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All posts tagged Ethical decision-making

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Guest blogger Jackie Edwards reminds us about our everyday choices and suggests sustainable ways to start the new year!

Humans have unarguably an enormous impact on our planet. With a growing population needing ever more resources, it’s really important to think about how your life has an impact on the environment around you, and take responsibility.

Some of the greatest effects are the most obvious – like air travel, for example, which is why being a sustainable traveller is really important. However, there are plenty of things to think about a little closer to home as well – consumption of petrol in the USA has more than quadrupled since the 1950s. Sustainability is important in all areas of our lives but really does begin in the home. Small changes to your everyday life will add up over the years to help make a positive impact for generations to come, so consider what you can do differently.


Consumable resources

Reducing your water and electricity consumption is a great place to start. Both are necessary to everyday life, but making sure that you are using it efficiently and without unnecessary waste is really important. Get your plumbing checked out for any leaks, and reduce the amount of water your toilet uses to flush – and even try an eco-friendly shower-head. Swap your light bulbs for low-energy LED models, and remember to turn them off when leaving a room – as well as other electrical items like your TV or laptop. You can also help the bigger picture by switching energy suppliers to one committed to using green renewable power.  


What’s on the table?

Sustainability isn’t simply about using less: it’s also being smarter about what we do use. Take a look at your pantry and fridge: where does your food come from? How far has it travelled to reach your plate, and how sustainable are the growing and manufacturing processes. You don’t necessarily have to turn vegan, but choosing ethical and sustainable local sources for your meat and dairy products is one way to reduce your impact. Buy only what you need to reduce wastage, and set up a compost bin in your garden to avoid sending any organic scraps to landfill.


Shopping and material goods

Whether you’re picking up your weekly shopping or making a big, one-off purchase, take a moment to think about the wider impacts of your choice. Home cleaning products, for example, can contain some really nasty chemicals, which create problems further down the water system – and make sure that as much packaging for food and other products you buy is recyclable or reusable. This is also a good idea to consider when you’re choosing big-ticket items like furniture or electrical equipment: what is its lifespan and how will you get rid of it? Make sure it can be recycled or re-used, and consider paying a bit extra for a quality product that will last longer.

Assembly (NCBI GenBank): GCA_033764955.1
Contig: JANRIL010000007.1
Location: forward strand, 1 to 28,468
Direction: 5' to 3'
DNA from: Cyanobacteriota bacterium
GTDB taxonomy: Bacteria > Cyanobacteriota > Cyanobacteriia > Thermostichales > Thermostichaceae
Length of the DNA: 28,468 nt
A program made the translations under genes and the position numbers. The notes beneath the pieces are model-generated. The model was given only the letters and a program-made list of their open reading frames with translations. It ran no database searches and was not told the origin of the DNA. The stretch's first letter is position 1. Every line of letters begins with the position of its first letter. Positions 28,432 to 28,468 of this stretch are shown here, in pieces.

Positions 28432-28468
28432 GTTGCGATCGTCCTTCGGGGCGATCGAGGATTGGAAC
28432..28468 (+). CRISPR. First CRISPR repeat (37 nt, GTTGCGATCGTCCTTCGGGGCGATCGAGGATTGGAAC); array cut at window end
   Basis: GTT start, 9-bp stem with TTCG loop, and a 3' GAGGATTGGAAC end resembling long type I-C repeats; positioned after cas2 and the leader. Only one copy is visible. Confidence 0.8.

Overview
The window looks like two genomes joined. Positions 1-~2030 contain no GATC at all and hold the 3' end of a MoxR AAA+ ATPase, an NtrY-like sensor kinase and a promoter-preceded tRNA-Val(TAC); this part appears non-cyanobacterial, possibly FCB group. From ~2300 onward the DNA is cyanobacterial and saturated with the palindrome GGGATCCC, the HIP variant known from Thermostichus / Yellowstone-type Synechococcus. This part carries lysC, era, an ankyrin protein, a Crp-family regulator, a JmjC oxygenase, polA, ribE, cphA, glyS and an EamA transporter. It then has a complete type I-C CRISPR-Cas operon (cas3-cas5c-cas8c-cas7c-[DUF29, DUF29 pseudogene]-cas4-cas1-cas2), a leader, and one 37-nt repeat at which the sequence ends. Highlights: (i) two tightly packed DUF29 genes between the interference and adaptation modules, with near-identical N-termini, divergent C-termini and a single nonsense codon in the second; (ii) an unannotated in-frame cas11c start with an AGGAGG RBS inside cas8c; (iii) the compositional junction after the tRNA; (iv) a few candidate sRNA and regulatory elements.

Some of these changes will require altering habits and comforts we just take for granted – but with a commitment to sustainability driving you, it won’t be long before this becomes the norm and you can be more confident about your impact on the planet.


Credit: SAIH – The Norwegian Students’ and Academics’ International Assistance Fund

Volunteering programs are expanding rapidly. An increasing number of people spend their holidays or gap years traveling, while at the same time doing something meaningful and different. Language and images can either divide and make stereotypical descriptions – or unify, clarify and create nuanced descriptions of the complex world we live in. It can be difficult to present other people and the surroundings accurately in a brief social media post. Even though harm is not intended, many volunteers and travelers end up sharing images and text that portray local residents as passive, helpless and pitiful – feeding the stereotypical imagery instead of breaking them down. This is your go-to guide before and during your trip. Use these four guiding principles to ensure that you avoid the erosion of dignity and respect the right to privacy while documenting your experiences abroad.

Read the full article on RADI-AID’s principles for social media here and watch their video ‘How to avoid acting like a white savior’ here.

By SAIH – The Norwegian Students’ and Academics’ International Assistance Fund for RADI-AID.


Chinese tourists, in particular, face harsh criticism in Hong Kong.

There appears to be increasing tension between tourists and residents around the world, with the former often blamed for behaving inappropriately and disturbing locals. Protests against tourist behaviour have erupted in Barcelona, Venice and Hong Kong.

In Hong Kong, tourists are blamed for being noisy, inconsiderate, urinating in public, buying up necessities such as baby milk powder, and generally not following local customs. Chinese tourists, in particular, face harsh criticism in Hong Kong as well as in Thailand.

By  and . Read more.